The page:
Metrolinx CEO Phil Verster says in the agency’s latest podcast that projects being brought to market are being adjusted as commodity prices spike and that a special concern is the availability of skilled workers to carry out those projects.

A confluence of factors has come together to reduce the number of bidders of projects, Verster said, noting supply chain disruption is another source of headaches. Metrolinx currently has $80 billion worth of projects either in market or in various stages of procurement.

The CEO was interviewed by Metrolinx podcast host Matt Llewellyn.

“It’s a challenging environment,” said Verster.

“We are keeping a close eye on all the different market sectors that are affected. The ones that are very prevalent for us is everything that feeds into our construction, for example. We’ve seen commodity prices such as steel, lumber, even concrete prices have increased dramatically.”

Metrolinx has made adjustments to its current projects that are in market and brought in mechanisms that track inflation and adjust the price levels that its bidders are bidding at, Verster explained. Metrolinx is also looking at fuel hedging to attempt to bring in a degree of “sensible control.”

“But the one that really bothers me is skills and skills shortages, human capital. A very weird mix of factors that have affected skills competencies in the skills markets segment,” he said, acknowledging the COVID “great resign” trend.

“We see constraints and bottlenecks in the supply side of the market and where there were in the past three, four or five players that would have bid, there’s now two or perhaps three.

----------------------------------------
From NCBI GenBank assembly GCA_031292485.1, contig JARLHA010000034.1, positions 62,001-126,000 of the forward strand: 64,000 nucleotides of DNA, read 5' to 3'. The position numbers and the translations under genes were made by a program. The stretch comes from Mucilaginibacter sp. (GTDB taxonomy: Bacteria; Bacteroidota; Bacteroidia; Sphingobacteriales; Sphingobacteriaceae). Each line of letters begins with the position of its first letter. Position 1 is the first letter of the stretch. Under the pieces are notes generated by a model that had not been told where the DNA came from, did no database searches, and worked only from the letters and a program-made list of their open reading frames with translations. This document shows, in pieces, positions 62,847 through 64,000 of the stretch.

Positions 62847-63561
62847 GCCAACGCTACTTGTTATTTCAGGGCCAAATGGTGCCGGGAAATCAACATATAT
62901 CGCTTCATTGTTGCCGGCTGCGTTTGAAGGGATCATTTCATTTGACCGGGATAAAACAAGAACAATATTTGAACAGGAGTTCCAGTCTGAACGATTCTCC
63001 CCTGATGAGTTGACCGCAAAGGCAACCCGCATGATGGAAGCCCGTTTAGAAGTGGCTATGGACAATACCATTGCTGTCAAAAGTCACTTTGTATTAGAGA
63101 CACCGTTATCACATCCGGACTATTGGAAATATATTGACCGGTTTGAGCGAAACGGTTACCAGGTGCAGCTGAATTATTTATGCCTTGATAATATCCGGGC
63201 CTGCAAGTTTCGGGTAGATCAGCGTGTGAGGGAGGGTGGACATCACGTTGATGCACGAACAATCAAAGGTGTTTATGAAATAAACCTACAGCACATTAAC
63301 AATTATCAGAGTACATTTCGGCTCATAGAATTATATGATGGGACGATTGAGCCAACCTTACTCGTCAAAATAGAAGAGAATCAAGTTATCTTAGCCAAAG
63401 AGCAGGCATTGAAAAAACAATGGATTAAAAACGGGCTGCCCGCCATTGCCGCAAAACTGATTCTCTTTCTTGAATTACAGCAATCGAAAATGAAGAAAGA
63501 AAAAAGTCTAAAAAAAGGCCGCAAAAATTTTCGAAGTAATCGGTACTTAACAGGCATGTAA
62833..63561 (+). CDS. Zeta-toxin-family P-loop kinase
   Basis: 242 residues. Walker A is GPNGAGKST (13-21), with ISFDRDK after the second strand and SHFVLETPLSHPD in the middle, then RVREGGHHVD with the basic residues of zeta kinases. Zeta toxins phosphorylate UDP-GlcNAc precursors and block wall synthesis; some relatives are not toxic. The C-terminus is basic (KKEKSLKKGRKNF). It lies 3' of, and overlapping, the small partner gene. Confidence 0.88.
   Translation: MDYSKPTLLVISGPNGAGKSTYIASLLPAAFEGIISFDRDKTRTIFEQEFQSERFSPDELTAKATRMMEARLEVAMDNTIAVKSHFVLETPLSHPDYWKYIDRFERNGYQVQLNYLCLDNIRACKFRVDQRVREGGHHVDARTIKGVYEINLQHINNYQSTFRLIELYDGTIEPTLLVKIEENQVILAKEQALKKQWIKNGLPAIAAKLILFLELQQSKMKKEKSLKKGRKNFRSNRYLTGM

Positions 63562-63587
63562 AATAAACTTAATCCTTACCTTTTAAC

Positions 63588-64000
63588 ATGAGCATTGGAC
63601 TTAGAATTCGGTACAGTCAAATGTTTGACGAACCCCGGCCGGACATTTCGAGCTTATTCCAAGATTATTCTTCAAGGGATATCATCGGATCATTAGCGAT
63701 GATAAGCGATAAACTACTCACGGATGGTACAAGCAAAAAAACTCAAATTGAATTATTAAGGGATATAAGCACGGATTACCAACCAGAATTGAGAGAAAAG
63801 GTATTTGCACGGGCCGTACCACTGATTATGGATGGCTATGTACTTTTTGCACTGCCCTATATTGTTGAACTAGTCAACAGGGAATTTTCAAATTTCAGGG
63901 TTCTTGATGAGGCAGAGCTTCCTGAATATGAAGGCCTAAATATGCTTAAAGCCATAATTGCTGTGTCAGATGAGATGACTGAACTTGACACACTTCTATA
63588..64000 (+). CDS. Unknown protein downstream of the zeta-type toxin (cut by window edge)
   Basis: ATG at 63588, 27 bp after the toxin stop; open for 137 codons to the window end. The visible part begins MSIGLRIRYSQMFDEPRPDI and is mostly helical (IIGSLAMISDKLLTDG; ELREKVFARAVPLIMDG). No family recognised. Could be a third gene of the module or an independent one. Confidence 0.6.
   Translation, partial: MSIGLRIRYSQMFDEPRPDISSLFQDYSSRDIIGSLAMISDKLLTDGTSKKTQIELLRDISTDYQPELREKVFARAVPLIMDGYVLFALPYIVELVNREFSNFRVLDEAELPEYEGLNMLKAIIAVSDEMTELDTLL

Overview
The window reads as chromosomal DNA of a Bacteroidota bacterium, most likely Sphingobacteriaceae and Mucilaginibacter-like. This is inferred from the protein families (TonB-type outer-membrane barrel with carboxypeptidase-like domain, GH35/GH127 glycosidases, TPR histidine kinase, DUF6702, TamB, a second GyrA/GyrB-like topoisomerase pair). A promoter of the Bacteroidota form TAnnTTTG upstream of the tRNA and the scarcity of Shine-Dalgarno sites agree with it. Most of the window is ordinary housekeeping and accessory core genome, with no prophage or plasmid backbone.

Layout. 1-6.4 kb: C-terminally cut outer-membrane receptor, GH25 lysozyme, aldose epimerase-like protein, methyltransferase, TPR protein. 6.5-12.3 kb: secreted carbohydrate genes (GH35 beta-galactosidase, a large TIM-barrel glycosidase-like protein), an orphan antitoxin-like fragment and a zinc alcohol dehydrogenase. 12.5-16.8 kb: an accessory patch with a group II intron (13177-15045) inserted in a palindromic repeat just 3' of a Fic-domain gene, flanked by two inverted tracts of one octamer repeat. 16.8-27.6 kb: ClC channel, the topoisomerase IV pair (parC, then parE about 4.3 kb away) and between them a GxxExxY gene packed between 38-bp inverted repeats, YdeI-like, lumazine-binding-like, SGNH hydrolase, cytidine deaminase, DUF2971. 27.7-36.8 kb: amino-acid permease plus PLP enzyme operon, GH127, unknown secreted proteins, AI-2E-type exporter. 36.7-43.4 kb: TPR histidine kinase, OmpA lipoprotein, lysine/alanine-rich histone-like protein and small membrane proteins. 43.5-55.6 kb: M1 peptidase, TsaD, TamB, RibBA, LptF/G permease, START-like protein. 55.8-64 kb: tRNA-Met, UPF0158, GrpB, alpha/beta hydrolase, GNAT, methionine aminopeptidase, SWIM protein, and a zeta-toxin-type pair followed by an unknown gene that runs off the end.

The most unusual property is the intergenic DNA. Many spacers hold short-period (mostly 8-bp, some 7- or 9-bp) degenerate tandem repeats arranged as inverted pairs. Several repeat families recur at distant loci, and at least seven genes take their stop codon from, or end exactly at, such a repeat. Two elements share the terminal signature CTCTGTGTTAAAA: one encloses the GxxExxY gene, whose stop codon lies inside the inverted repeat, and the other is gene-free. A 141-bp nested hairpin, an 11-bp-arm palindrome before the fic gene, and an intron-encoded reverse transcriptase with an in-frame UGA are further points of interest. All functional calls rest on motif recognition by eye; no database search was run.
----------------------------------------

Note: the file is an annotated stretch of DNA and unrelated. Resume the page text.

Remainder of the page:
“It’s very difficult to pinpoint it and to figure out where to provide a solution…what we do is we just listen and figure out what we can do in the realm of what we control to make it possible for the best possible prices to be bid to us in the best possible participation in our projects.”

Metrolinx is finding that different projects have different sets of issues, and it is working closely with its partners to find solutions.

“Every aspect of project delivery is affected,” Verster said.

“If there was a projection of buying three or four specialized pieces of equipment, those specialized pieces of equipment now take literally months longer to arrive and be delivered than what was the intention as little as six to nine months ago.”

Verster said it’s time to think deeply on longer-term strategies for controlling costs.

“It looks as if it is not temporary, but more of an upwards ratcheting of prices with no downward ratchet evident,” he said.

“What we are thinking of is how do we phase expenditures in projects that can be phased. In projects where we can’t phase expenditure, we’re thinking very carefully on how to make sure that the supply chain is protected and able to deliver and just make difficult choices now.”

Meanwhile, Metrolinx will use its progressive, co-operative procurement models such as Alliance, being employed at Union Station, to seek innovations in cost containment, Verster said.

He recently toured the project with a team from Kiewit and saw how “fabulous innovation” had resulted in significant savings on the project.

“So I definitely think the shift that we’ve made towards more progressive contracts over the last two years or so is now fortuitously exactly where we need to be,” Verster said.


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